Best Tents

A sturdy tent can be the ultimate home away from home when you’re out adventuring, which is why these shelters can make or break your experience. Whether you’re looking for a family tent, a roof top tent, or a beach tent, we go into what to look for so that you can make the most out of your next getaway. Continue reading...

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Rating
Price
$14 to $5,490
$14
$5,490
Tent Type
Sleeping Capacity
1 people
Room Type
Weight
1.45 kg
94.5 kg

Based on 802 reviews
Joolca Ensuite Double

Joolca Ensuite Double 🏆 2024

5.0  (26) Summary
Jethro
JethroTAS2 posts
  Verified
Outdoor Connection Brampton

Outdoor Connection Brampton 🏆 2024

5.0  (25) Summary
Helenaoncello
HelenaoncelloQLD12 posts
 
Coleman Instant Up

Coleman Instant Up

3.2  (70) Summary
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Charlotte v
Charlotte vQLD
  4
Seams peeled off after 2 usesOwned the tent for 4-5 years. Kept in garage. Opened it up for 3rd time. Seams had totally peeled off and whole tent stank of glue. Water was pouring in through the fabric. Thought Coleman would be more customer orientated but not interested as out of warranty. Manufacturer fault in my opinion. Show details
Black Wolf Turbo

Black Wolf Turbo

3.1  (64) Summary
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snowgnome
snowgnome
  300
Black Wolf Turbo Lite Plus

Black Wolf Turbo Lite Plus

3.5  (25) Summary
Serae
SeraeWA4 posts
  300
Coleman Chalet 9 CV

Coleman Chalet 9 CV

4.1  (14) Summary
vjulie
vjulieVIC5 posts
 
Gordigear Explorer Plus

Gordigear Explorer Plus

5.0  (9) Summary
Simon
Simon2 posts
  ERT01
The bench mark for soft shell rttQuality components and top quality workmanship.
The benchmark of soft shell rtt.
Had mine 3 years in the uk all weathers no problems at all.
And looks the part when folded down on the roof Show details
OZtrail Tourer

OZtrail Tourer

3.5  (20) Summary
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LTCOL
LTCOLQLD2 posts
  9
OzTent RV-5

OzTent RV-5

3.0  (34) Summary
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Chada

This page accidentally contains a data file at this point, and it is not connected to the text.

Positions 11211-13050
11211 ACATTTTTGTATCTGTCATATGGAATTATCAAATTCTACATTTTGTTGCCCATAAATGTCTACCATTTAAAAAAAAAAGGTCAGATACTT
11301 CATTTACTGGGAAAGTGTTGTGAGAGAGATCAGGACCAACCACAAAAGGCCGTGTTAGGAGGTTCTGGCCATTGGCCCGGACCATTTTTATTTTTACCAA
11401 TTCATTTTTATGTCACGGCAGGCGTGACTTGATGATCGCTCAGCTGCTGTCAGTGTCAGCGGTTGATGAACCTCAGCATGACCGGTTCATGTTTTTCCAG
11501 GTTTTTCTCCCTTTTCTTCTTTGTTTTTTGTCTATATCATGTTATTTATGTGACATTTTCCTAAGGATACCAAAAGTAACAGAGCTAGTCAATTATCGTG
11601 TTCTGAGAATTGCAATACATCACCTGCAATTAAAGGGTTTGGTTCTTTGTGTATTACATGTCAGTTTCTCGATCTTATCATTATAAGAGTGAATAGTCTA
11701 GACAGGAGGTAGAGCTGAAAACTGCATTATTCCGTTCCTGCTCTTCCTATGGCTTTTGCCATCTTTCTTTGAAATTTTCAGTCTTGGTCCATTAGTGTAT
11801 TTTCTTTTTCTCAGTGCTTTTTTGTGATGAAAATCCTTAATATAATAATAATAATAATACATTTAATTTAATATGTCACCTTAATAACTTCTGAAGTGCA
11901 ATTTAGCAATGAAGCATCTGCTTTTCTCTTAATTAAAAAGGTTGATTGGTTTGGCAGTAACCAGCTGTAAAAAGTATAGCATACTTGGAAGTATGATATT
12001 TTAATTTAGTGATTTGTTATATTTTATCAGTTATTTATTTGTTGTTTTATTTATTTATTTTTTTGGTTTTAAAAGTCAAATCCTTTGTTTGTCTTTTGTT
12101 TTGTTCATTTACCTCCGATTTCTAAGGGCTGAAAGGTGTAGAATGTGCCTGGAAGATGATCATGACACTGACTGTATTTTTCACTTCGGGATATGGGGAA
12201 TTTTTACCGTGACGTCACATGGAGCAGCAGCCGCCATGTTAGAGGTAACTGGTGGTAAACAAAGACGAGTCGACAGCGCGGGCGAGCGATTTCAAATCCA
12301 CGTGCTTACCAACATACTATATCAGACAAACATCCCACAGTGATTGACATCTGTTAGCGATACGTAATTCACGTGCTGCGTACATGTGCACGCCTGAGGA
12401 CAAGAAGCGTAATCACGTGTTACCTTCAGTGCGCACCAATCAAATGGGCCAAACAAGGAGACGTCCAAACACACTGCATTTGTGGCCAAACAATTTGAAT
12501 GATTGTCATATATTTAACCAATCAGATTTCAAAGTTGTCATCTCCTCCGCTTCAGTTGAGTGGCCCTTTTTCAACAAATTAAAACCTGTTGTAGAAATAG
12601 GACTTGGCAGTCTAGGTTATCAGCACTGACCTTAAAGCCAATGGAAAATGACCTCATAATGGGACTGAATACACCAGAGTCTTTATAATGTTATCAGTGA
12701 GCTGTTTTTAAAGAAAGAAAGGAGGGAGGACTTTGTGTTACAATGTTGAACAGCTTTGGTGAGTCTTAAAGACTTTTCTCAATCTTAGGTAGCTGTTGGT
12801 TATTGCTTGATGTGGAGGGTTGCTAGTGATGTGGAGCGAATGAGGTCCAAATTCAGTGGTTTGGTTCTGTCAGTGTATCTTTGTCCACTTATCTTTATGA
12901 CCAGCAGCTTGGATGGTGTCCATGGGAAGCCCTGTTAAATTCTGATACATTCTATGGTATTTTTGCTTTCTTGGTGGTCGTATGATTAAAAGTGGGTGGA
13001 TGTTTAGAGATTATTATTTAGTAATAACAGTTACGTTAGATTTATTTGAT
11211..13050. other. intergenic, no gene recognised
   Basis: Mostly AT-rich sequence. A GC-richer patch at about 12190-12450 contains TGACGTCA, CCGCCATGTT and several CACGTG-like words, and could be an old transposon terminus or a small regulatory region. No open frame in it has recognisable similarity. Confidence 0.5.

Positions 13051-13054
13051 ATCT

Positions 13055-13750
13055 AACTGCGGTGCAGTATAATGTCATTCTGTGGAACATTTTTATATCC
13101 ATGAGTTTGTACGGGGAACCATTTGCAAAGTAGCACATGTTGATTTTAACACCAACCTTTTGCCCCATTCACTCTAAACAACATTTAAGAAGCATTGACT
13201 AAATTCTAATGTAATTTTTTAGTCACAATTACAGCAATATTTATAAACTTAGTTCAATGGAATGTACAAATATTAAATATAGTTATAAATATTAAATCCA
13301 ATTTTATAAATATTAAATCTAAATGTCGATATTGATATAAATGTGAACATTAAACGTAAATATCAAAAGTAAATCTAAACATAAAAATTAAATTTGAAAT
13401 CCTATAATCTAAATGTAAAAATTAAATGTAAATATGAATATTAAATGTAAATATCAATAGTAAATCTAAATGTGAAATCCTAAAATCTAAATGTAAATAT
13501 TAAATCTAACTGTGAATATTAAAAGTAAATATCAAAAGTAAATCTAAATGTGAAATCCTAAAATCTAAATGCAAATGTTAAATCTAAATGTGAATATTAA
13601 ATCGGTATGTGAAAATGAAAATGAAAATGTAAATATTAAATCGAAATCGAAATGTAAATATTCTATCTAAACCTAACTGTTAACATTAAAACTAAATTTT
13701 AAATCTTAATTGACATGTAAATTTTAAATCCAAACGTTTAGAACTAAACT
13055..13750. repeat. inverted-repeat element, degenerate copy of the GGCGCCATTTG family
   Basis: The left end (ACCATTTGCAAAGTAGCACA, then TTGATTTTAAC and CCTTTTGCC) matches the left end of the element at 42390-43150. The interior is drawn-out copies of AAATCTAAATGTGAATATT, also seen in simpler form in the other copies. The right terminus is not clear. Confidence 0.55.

ChadaVIC2 posts
 
Great Tent SHT CUSTOMER SERVICEGreat Tent SHT CUSTOMER SERVICE.

They will try everything to not honor the warranty Show details

Macpac Apollo

Macpac Apollo

3.7  (15) Summary
Jonathan F.
Jonathan F.
 
BCF Wanderer Magnitude

BCF Wanderer Magnitude

3.9  (12) Summary
Colic
ColicNSW47 posts
  4 Person
San Hima Kalbarri Gen 2

San Hima Kalbarri Gen 2

4.6  (8) Summary
Michael Thompson
Michael Thompson3 posts
  Fair Incentive
BlackWolf Mantis

BlackWolf Mantis

3.9  (11) Summary
Steve
SteveNSW
  II
OzTent RV-4

OzTent RV-4

3.6  (13) Summary
covo
covoNSW9 posts
 
Over priced for the qualityWould not buy a Oztent again. We were camping on the weekend. The wind bent the main upright pole. $65 to get a new one to replace as you can’t bend it straight without creating a kink. Something you would expect from a $200 tent not a tent costing over a $1000. Very disappointing given how much this costs. Show details
Outdoor Connection Bedarra 2R

Outdoor Connection Bedarra 2R

4.4  (8) Summary
$699.95RRP
Barbara C
Barbara CSA5 posts
 
Best tent everBought the Bedarra shortly after it was released. Go camping every xmas for 10 days, where strong winds prevail.
Its been reliable from day one. Easy set up and pull down. I (female age 70) can do it myself, but an extra hand is always welcome.
The ventilation design with this tent is the best l ever seen.
Would buy it again. Show details
Kathmandu Retreat 360

Kathmandu Retreat 360

4.0  (9) Summary